First Do No Harm
New insights into the treatment of epileptic seizures
Posted December 9, 2012
Jim Abrahams witnessed his son Charlie, who had childhood epilepsy, undergo frightening seizures. The boy would convulse and lose consciousness. Medications didn't help. As his seizures continued, his cognitive abilities slowly deteriorated. Jim, who wasn't a medical doctor, decided to start investigating alternative treatments. After days in the library looking through books and medical journals, he found a book on childhood epilepsy written by Dr. John Freeman, the director of the Pediatric Epilepsy Center at Johns Hopkins Hospital. The book described that a diet that mimics the metabolism of starvation by cutting most dietary sources of carbohydrates and proteins could in some cases cure drug-resistant childhood epilepsy.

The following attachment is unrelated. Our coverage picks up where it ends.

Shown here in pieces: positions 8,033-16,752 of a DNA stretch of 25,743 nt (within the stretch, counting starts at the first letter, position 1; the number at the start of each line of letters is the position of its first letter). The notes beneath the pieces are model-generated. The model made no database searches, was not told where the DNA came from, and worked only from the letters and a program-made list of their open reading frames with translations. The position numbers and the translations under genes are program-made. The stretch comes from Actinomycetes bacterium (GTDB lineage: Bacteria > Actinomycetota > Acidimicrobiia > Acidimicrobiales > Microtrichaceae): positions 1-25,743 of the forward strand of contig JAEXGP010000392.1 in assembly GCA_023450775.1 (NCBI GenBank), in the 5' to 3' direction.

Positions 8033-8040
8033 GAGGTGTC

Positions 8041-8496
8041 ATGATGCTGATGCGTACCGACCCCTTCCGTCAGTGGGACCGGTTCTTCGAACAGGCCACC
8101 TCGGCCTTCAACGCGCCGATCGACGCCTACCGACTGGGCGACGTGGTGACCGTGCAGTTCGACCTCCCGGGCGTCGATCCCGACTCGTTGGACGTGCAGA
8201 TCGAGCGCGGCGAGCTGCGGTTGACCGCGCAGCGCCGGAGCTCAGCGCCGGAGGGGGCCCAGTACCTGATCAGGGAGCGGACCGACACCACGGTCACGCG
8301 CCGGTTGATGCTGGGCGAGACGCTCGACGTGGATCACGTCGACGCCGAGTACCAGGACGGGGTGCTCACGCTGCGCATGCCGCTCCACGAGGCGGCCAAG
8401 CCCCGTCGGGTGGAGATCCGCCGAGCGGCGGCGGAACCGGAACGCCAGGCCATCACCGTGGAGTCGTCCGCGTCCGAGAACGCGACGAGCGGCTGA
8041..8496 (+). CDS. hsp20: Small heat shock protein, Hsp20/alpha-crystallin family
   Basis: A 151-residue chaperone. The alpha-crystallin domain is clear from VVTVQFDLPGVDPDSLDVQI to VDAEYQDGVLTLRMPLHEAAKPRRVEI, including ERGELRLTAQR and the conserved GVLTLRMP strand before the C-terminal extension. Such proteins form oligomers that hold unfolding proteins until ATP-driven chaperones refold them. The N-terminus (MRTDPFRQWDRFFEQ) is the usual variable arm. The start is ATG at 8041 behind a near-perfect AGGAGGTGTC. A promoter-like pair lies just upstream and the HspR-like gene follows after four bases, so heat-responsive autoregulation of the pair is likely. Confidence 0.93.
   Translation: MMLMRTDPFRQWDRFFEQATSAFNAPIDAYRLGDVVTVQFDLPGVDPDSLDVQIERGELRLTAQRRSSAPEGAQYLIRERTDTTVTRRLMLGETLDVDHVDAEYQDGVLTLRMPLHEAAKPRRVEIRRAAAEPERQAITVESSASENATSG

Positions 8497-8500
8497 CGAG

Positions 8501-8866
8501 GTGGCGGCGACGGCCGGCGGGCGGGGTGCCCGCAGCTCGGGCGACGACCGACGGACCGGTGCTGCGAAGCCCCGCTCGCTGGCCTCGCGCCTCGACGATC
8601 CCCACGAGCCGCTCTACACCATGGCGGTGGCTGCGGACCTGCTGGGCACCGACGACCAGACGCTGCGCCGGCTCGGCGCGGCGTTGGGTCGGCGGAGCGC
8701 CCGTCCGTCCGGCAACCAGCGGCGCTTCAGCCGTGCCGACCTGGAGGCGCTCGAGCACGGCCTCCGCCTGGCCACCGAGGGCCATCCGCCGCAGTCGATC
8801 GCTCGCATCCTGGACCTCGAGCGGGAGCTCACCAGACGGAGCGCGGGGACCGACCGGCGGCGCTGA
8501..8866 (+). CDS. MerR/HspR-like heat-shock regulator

Ignoring the warnings of the staff at the boy's hospital, Jim transferred his son to the epilepsy center in Maryland, and Charlie was started on the diet. The young boy immediately showed improvements in his condition, and a couple of years later he became seizure free. Even the mental setback turned out to be reversible.
After discovering the diet Jim Abrahams created the Charlie Foundation, whose main mission is to promote the seizure diet as an alternative treatment of epilepsy. He also produced and directed the 1997 movie First Do No Harm, which stars Meryl Streep as the parent who saves her epileptic son from mental retardation when traditional epilepsy drugs fail to work.